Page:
Escape passageway, fleeing from the hell of shelling to the darkness of the road


Enab Baladi Issue # 100– Sun, Jan. 20, 2014

Enab Baladi – Kholoud Helmi

The noise of the buses reached ‘al-Autogar’ or garage and it is nearly causing a deaf, the roar of people like bees, hundreds of bags discarded on sidewalks waiting for the arrival of a bus to go to another city, and faces topped with fatigue. The closer you approach them, the more obvious the diverse Syrian accents become, you hear the remnants of the conversations going slow transient with the weight of the waiting time.

Fatima is a woman in her twenties; she got out of the bus that just arrived to the garage of Gaziantep holding her six-month baby in her hands, and her other two children, who do not exceed the age of four years, were holding her clothes; they were all speeding the pace towards the exit door. The mud covered three-quarters of their tiny feet; they were not able to raise them because of the weight of the mud that filled their shoes; whereas dark-blue circles were clear under their mother’s eyes. She carried a big handbag, and her children were dragging a bag larger than their size while her husband was dragging two suitcases behind him. Fatigue seemed to mark their faces through the journey towards Gaziantep; it was a tough trip especially after the closing of the border Syrian-Turkish crossings after the recent clashes between militias of the Free Syrian Army and fighters of the “Islamic State”.

Brutal bombing and bloody clashes forced Fatima’s family to leave, but where to flee? There are no exit crossings, yet they are faced with death every second. Accordingly, she decided with her husband to take the smuggling routes despite of the danger and roughness. To reach their destination it took them three days of strenuous attempts that almost cost Fatima her life and the lives of her children, yet “with God’s protection” they survived.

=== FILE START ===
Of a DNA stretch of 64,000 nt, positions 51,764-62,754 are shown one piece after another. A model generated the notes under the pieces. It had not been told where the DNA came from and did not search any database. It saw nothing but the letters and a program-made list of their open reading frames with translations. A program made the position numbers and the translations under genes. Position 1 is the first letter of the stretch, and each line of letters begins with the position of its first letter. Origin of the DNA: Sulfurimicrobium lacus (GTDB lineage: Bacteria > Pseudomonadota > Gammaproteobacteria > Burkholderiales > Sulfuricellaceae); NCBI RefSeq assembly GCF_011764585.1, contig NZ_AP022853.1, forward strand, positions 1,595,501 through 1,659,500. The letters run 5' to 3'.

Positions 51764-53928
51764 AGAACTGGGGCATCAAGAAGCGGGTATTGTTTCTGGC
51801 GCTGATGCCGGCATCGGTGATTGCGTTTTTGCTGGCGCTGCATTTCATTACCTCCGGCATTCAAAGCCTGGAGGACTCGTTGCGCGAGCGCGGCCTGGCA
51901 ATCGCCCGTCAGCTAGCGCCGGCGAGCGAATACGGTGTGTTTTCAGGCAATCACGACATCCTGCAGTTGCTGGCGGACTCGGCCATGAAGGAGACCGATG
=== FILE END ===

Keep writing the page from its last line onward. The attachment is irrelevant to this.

Um Mohammed is a woman in her fifties; two years passed and she has not seen her son who was one of the first journalists in the province of Idlib. He was forced to disguise in the countryside villages of Idlib till he finally was obliged to leave Syria and go to Turkey. She decided to come to see her son, but her decision came after the closing of the crossing borders; therefore, she was forced to take the path of smuggling. This lady had pass long distance on foot, sinking in the mud for hours before reaching the river which she crossed, along with other “smuggled passengers”, by metal plate that was being pulled by rope to the other side. Then, she passed miles by a tractor until, finally, they reached the paved road. After that, she was taken by a car to the Turkish border where another car took her to Rihaniyya.

It took Um Muhammad a lot of nerve, long hours and hard efforts to go on this journey to see her son; besides, being accompanied by her other son added to her worries and fears the fear of him being arrested or endangered.

Umm Mohammed did not realize the risk of the way until she took it, and she did not realize that it is tiring and costly to the extent that she was paying sums ranging from two thousand to five thousand Syrian pounds to the smugglers on the road for each step.

Farah, a twenty three year old Palestinian lady, had a similar story. She decided to catch up with her ​​Syrian husband to Turkey; yet since she has a Palestinian nationality she cannot enter Turkish territory “officially”. Therefore, the only available way for her was to enter through smuggling routes. Her trip was from Damascus to the border, and took place in the evening, then a “smuggler” would “smuggle” her along with other “runaways”. Farah had to go through tunnels under the ground that barely accommodated her thin body; she carried her bag in one hand, and leaned herself on the other until the end of the tunnel.

After the tunnel, she reached a large agricultural land where she was surprised that the smuggler had abandoned her and the rest of the fellow travellers on the trip; meanwhile, the Turkish army started shooting at them. The runaways dispersed and ran into different directions. Farah was lucky that the Turkish army’s bullets missed he, and that she found new a company with whom she resumed her trip until she was safe.

The Syrian people’s suffering continues until this moment; they are fleeing the hell of the barbaric shelling and bombardment to the hell of crossing the borders, expecting a “safety” that they may or may not reach at the end of a long exhausting journey of humiliation.

Translated by: Ruba Al Jarf

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